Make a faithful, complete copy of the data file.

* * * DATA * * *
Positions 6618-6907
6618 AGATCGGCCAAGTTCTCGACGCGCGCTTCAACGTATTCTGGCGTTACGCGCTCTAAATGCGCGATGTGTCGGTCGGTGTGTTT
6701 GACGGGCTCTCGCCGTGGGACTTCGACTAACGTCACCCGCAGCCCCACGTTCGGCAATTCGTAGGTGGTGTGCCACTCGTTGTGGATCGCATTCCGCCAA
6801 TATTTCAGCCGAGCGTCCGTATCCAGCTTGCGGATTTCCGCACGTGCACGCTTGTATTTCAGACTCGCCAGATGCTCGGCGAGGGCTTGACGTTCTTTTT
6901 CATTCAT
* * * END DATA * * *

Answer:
Positions 6618-6907
6618 AGATCGGCCAAGTTCTCGACGCGCGCTTCAACGTATTCTGGCGTTACGCGCTCTAAATGCGCGATGTGTCGGTCGGTGTGTTT
6701 GACGGGCTCTCGCCGTGGGACTTCGACTAACGTCACCCGCAGCCCCACGTTCGGCAATTCGTAGGTGGTGTGCCACTCGTTGTGGATCGCATTCCGCCAA
6801 TATTTCAGCCGAGCGTCCGTATCCAGCTTGCGGATTTCCGCACGTGCACGCTTGTATTTCAGACTCGCCAGATGCTCGGCGAGGGCTTGACGTTCTTTTT
6901 CATTCAT